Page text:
In recent months, Typhoon Saola and Typhoon Haikui are the latest in a string of powerful Tropical Cyclones in the region. The most notable storms include the violent Super Typhoon Mawar from May into early June, Typhoon Guchol in early June, Typhoon Talim in mid-July, the strong Typhoon Doksuri in late July, and more recently, Typhoons Khanun and Lan that occurred in quick succession in late July through mid-August.


The 11 Tropical Storms in the Pacific Northwest so far in 2023 – Colorado State University

The active season so far should come as no surprise, however, because each year, the Western Pacific region is the origin of more tropical cyclones than any other ocean basin in the world. Almost one-third of all global tropical cyclones form in the region. This relentless production line of tropical cyclones includes an annual average of over twenty typhoons. It is made possible, in significant part, due to the consistent presence of warm equatorial waters throughout the whole year.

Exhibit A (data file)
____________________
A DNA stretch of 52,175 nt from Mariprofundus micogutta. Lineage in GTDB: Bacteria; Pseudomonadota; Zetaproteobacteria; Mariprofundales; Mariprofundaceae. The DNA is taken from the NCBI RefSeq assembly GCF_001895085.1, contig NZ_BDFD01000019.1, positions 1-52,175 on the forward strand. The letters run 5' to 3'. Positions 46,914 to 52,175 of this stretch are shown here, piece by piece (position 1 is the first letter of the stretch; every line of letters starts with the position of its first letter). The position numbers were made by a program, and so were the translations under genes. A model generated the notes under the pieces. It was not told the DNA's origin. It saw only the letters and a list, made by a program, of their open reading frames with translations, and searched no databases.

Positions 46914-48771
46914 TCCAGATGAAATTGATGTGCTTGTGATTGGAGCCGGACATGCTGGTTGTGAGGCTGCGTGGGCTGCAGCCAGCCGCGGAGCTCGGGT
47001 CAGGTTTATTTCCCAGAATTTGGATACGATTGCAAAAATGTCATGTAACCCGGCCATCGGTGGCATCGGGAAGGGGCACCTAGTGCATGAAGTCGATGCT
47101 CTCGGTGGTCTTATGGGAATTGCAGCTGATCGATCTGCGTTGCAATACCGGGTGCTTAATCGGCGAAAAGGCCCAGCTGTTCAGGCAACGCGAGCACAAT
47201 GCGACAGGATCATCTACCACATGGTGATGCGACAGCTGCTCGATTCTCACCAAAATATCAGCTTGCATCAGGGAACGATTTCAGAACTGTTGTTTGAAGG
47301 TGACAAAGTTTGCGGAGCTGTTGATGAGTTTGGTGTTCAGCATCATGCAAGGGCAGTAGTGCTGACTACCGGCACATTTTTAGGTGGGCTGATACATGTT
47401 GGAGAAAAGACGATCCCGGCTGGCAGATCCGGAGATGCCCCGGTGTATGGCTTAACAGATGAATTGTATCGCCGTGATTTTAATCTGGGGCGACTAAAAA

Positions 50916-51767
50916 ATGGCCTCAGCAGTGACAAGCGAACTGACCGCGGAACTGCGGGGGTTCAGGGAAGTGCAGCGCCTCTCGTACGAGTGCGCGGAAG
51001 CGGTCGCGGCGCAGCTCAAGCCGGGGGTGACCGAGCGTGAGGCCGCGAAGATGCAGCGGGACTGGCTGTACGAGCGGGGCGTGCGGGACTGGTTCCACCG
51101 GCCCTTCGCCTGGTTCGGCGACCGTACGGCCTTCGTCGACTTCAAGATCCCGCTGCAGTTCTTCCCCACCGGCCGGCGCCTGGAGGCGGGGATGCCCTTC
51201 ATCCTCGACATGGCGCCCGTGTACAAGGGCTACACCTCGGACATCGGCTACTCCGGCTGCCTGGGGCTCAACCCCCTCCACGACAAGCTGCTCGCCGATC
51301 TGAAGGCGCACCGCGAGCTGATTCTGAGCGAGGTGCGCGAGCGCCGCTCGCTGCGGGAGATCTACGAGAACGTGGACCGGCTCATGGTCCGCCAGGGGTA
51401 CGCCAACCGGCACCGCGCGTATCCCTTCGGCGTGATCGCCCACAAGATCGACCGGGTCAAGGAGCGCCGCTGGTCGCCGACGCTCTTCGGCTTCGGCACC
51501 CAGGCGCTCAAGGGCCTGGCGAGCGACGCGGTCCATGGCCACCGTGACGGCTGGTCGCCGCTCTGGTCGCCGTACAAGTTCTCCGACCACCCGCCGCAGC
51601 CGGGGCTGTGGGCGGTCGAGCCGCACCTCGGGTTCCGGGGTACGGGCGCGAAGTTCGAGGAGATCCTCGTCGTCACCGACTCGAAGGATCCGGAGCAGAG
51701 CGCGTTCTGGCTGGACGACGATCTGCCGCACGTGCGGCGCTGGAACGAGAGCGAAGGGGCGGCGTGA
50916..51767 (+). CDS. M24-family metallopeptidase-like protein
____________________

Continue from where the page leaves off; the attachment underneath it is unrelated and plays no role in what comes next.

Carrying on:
Saola reached Super Typhoon status earlier this week, leaving at least one person dead and almost 400,000 people displaced across the Philippines after triggering floods and landslides in the nation already battered by several typhoons recently. As shown in the table above, Typhoon Saola is the second most powerful storm in the Northwest Pacific region in 2023, second only to Typhoon Mawar.

Even though Saola weakened somewhat recently, it maintained sufficient strength to remain a powerful Typhoon, equivalent to a Category 4 hurricane, as it slowly crossed the South China Sea.